"I’m not going to say I haven’t done stupid things. I have. I’ve done stupid things, really stupid. But I was trying to help people. And I, you know, it just got… Kind of like when your car goes into a skid and they tell you, you know, ‘turn into the skid’, and then, you find yourself coasting - trying to hang on and hoping that somehow you’ll straighten out before you… get to the edge."
Imagine your icon as a lingerie model
friend: u high?
me: *reacts 10 seconds later* the fuck? no bitch
castiality asked: like i just wanna put a powerpoint or something together titled "why hollywood is bullshit and you should immediately reconsider watching another nicholas sparks movie" lmao im so fuckin done
- My reaction to Simon Monroe after 2x01: Who the fuck is this weirdo
- My reaction to Simon Monroe after 2x05: HOLY SHIT I LOVE YOU I LOVE YOU I WILL DIE FOR YOU COME TO MY BOSOM AND LET ME PROTECT YOU FROM ALL OF THE BAD THINGS AND FILL YOUR LIFE WITH RAINBOWS AND PUPPIES AND UGLY JUMPERS FOR ALWAYS
More thoughts on fandom social conservatism (re: Attack the Block)
The way that Attack the Block hasn’t permeated the Internet/”fandoms” in the way that a tight, cool, fun cult SF film should reveals a lot about the thinking of many consumers of that genre.
The main thing is a big fat vein of social conservatism, which is more of a feature of Science Fiction/Fantasy texts (and enthusiasts) than many might admit. The response to this film’s main characters—poor, mostly black inner city youths—is often couched in the language of ghettoisation. Here’s two comments on the film’s YouTube trailer, both posted in the last week:
"if the main protagonists were not cool gangbang badass kids the movie would be worth a 8/10 for me but in this state I just cant bare to give it some solid score"
"Can’t stand chavs/chav talk lol, sole reason I avoided this film"
This wholesale dismissal of the film because of this feature of its script—which the director developed by spending months working with young people who lived in these areas of London, and which the spectacularly talented but mostly non-professional-actor cast also helped to develop—is both depressing and somewhat alarming.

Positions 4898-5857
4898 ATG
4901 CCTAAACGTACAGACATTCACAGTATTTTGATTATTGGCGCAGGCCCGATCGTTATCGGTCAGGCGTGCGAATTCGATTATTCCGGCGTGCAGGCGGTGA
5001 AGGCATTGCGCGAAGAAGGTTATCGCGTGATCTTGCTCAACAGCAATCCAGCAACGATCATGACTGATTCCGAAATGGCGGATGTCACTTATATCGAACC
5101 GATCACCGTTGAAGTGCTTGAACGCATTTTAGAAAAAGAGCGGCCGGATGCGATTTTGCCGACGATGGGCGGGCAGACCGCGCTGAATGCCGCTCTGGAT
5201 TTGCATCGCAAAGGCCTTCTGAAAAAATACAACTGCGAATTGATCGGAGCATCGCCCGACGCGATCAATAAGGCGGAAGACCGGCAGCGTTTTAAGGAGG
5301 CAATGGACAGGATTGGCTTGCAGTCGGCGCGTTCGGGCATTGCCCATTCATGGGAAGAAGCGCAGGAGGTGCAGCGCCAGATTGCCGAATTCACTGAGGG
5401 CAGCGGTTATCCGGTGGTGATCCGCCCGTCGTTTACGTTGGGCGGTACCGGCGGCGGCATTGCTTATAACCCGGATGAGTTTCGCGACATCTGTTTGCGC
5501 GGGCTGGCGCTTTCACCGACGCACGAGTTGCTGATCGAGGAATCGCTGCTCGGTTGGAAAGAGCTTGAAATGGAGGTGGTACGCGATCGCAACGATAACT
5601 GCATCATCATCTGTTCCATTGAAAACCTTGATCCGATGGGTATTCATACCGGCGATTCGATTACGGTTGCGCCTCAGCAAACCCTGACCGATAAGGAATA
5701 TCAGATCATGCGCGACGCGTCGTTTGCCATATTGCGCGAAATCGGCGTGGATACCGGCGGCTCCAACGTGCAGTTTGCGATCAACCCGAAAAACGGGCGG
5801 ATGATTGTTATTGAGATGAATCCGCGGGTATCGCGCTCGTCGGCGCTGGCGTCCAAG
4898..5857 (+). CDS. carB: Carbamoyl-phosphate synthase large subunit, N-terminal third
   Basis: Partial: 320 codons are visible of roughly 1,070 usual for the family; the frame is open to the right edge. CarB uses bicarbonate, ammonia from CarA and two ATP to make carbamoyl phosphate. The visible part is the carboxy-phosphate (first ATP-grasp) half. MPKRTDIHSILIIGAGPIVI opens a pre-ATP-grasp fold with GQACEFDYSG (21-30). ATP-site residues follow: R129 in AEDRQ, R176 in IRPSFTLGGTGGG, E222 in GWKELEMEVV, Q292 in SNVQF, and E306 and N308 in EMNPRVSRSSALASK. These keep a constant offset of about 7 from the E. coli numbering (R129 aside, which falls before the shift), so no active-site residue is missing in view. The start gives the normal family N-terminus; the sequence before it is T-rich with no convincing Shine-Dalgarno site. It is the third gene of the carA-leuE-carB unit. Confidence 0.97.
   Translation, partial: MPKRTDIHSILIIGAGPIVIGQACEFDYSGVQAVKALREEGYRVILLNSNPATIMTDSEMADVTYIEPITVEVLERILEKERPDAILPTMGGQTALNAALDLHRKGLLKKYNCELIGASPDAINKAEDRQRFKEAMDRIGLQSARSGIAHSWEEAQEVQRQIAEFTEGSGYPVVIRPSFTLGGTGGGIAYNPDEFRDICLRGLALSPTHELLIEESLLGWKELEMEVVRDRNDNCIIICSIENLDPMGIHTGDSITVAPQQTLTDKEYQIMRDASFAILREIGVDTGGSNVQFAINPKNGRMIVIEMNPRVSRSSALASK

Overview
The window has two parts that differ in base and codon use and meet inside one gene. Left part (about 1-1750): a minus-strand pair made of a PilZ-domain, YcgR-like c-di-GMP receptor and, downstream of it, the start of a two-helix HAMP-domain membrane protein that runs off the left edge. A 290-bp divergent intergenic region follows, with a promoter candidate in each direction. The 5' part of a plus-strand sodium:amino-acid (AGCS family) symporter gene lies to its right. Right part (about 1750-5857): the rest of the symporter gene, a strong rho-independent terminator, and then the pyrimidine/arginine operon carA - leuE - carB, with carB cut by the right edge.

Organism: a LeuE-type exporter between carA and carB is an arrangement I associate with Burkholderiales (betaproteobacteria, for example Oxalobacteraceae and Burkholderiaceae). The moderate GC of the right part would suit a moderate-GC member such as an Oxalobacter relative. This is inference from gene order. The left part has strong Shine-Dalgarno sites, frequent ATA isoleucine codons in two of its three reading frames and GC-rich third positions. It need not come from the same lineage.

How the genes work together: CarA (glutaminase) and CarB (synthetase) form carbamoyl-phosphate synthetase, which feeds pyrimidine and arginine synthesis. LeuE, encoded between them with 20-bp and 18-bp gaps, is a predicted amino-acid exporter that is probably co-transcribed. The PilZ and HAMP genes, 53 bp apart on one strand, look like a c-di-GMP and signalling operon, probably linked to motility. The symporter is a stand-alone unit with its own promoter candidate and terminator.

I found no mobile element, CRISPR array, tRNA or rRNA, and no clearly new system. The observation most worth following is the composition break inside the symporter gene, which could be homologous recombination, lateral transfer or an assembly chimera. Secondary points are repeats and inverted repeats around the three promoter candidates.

Note here that the resistance to the film’s dialogue is expressed using off-the-peg cultural stereotypes (“gangbang”, “chav”) that are regularly used to dehumanise and dismiss the social legitimacy of large sections of (already marginalised) people. They’re not people, they’re gangbangers, they’re chavs; listen to how they talk. Ugh lol i can’t believe someone made a movie about them.
There’s also an enormous double standard going on here regarding the way that people perceive the sympathetic nature of “morally ambiguous” characters. There’s no getting past the fact (and nor should there be, necessarily) that the main characters in Attack the Block are petty criminals, who mug people and threaten them in the street. But they are also complex, human characters capable of taking responsibility for their actions and making difficult, courageous decisions (indeed, that journey is one of the story arcs of the movie). And yet, they’re just gangbangers; they’re just chavs.
But I’m willing to be that a lot of people who dismiss Attack the Block on this basis are the same people who praise to the skies the character of The Joker, or Moriarty, or some other cartoon (but much more murderous) villain. So it seems that moral ambiguity and criminal characters are fine, as long as that ambiguity is telegraphed in huge primary colours with clown makeup and campy, OTT performances by actors who are already established as respectable and mainstream.
I have more thoughts about this but I’m struggling to articulate them right now.
in the flesh meme → [1/1] character ; SIMON MONROEI balanced all, brought all to mind,
The years to come seemed waste of breath,
A waste of breath the years behind
In balance with this life, this death.
"I can feed the caterpillar, and I can whisper through the chrysalis,
but what hatches follows its own nature and is beyond me.”
Sousuke Yamazaki // Episode 4